Health & Lifestyle

Eczema jab can slash devastating lung condition that affects more than a million Britons by a THIRD

A jab that soothes itchy skin has been hailed as a breakthrough in the treatment of a devastating lung condition that affects more than a million Britons.

Dupilumab is currently used to treat severe eczema, but a clinical trial has shown it cuts hospital admissions in some patients with Chronic Obstructive Pulmonary Disorder (COPD) – an umbrella term for incurable and disabling lung diseases such as emphysema and chronic bronchitis.

Patients on the drug were about a third less likely to suffer serious flare-ups that required hospital treatment. The results, published in the New England Journal of Medicine, also show it boosted lung capacity – reducing breathlessness and making simple tasks such as walking to the shops or climbing stairs much easier.

Experts told The Mail on Sunday that dupilumab is potentially the biggest breakthrough for COPD treatment in decades.

‘This is a very big development,’ says Ian Pavord, professor of respiratory medicine at Oxford University. ‘The results are really exciting and better than anyone had expected. It’s long been somewhat of a desert when it comes to treatment for COPD.’

Chronic Obstructive Pulmonary Disorder (COPD) is an umbrella term for incurable and disabling lung diseases such as emphysema and chronic bronchitis

Chronic Obstructive Pulmonary Disorder (COPD) is an umbrella term for incurable and disabling lung diseases such as emphysema and chronic bronchitis

Professor Sir Peter Barnes, from the National Heart and Lung Institute at Imperial College London, says: ‘Most of the treatments currently used in COPD only relieve the symptoms such as breathlessness, persistent coughing and wheezing.

‘But this is the first one to tackle the underlying mechanism that drives the disease.’

COPD, which causes inflamed, damaged or obstructed lungs, is the fourth-leading cause of death in the world. It affects an estimated 1.2 million people in the UK, mostly over 65, and NHS England has said that is set to rise by another 40 per cent by the end of the decade due to increased life expectancy.

The condition already accounts for one in eight of all emergency hospital admissions.

The main cause is smoking, responsible for up to 90 per cent of cases, but studies suggest even ex-smokers are still at risk up to 30 years after quitting. However, air pollution and genetics have also been implicated.

In some types of COPD, the walls of the airways thicken over time and mucus is produced, leaving less space for air to get in and out.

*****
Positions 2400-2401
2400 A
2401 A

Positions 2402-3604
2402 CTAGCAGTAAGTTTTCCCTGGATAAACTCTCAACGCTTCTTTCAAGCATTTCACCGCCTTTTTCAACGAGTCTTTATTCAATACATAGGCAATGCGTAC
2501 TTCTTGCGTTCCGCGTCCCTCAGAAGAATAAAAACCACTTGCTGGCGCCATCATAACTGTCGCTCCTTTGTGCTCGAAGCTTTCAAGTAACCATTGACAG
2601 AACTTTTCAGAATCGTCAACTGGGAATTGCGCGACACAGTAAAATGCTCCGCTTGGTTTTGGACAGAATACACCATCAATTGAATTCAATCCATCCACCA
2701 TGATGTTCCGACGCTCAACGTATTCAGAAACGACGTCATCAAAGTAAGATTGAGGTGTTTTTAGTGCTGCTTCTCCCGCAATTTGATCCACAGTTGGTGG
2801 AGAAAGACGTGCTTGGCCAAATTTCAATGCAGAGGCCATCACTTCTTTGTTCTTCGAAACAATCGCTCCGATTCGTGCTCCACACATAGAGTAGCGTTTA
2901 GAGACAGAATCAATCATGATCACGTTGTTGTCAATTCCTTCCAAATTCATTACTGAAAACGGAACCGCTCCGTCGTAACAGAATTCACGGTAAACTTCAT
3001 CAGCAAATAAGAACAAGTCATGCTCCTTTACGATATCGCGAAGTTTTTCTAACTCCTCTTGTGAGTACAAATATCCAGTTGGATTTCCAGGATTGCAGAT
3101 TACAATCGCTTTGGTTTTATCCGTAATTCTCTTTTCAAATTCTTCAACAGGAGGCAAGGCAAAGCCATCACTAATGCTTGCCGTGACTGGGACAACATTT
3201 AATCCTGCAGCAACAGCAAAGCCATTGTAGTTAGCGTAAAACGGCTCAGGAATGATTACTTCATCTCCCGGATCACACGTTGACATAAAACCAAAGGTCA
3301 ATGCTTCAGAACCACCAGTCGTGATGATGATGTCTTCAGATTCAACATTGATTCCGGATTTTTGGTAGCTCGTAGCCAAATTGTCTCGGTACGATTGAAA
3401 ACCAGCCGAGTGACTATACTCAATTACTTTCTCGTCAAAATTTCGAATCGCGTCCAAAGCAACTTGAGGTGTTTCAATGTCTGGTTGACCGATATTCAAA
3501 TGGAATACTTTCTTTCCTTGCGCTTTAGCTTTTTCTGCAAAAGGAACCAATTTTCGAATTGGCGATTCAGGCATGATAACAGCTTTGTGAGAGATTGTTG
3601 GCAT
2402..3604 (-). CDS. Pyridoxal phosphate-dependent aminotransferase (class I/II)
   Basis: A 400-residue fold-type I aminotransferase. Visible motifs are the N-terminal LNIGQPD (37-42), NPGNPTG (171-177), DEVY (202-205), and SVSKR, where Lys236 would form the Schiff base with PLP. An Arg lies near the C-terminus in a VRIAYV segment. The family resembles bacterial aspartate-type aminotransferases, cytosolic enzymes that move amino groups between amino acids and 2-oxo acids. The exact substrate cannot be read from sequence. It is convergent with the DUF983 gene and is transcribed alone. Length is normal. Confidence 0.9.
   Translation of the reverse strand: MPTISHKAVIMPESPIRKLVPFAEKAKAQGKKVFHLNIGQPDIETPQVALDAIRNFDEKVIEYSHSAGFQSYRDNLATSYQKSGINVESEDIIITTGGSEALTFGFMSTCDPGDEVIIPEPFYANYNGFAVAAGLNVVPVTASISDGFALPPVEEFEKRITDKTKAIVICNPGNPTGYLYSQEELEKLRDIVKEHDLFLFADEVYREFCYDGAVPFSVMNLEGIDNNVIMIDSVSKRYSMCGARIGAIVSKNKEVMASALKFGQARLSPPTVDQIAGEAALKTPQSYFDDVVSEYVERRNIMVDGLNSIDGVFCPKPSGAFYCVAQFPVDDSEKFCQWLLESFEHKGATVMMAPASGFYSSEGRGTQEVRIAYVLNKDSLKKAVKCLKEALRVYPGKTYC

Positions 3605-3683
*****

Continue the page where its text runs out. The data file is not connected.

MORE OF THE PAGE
One of the first signs is a cough, but it eventually causes extreme breathlessness and wheezing. Patients can end up needing to wheel an oxygen cylinder around with them just to breathe.

Dupilumab 'is a very big development,¿ according to Ian Pavord, professor of respiratory medicine at Oxford University

Dupilumab ‘is a very big development,’ according to Ian Pavord, professor of respiratory medicine at Oxford University

Current treatment involves medication to dilate the airways or exercise programmes to bolster lung capacity, but there have been no new medicines for more than a decade.

Although the treatment works for some patients, it’s much less effective in those who have a particularly severe type of COPD caused by type 2 inflammation – swelling in the airways as a result of the immune system going into overdrive, causing sudden breathlessness in nearly 200,000 patients in the UK. Type 2 inflammation is also a major trigger in eczema and some people with hard-to-treat asthma.

Dupilumab was initially developed to tackle these conditions by blocking the process that leads to severe inflammation. However, the latest results show the drug can also transform the lives of many COPD sufferers where inflammation is a trigger.

Doctors tested 939 patients and put half on fortnightly jabs of dupilumab and the rest on a placebo, before following them up for at least a year.

The results showed there were a third fewer flare-ups in those on the drug. Some patients started to see an improvement within just two weeks.

Most patients more than doubled the amount of air they could blow out of their lungs in one second – the standard test for the condition.

Although the drug, which costs about £600 a jab, will work only for those where type 2 inflammation is a trigger, doctors say it is still the biggest advance in years.

Professor Pavord adds: ‘There is another big dupilumab trial in COPD due to report next year, and at least six other similar drugs in the pipeline which are expected to be just as good.’

He says the drug could be recommended by NHS watchdog the National Institute for Health and Care Excellence – and available to patients – within two years.

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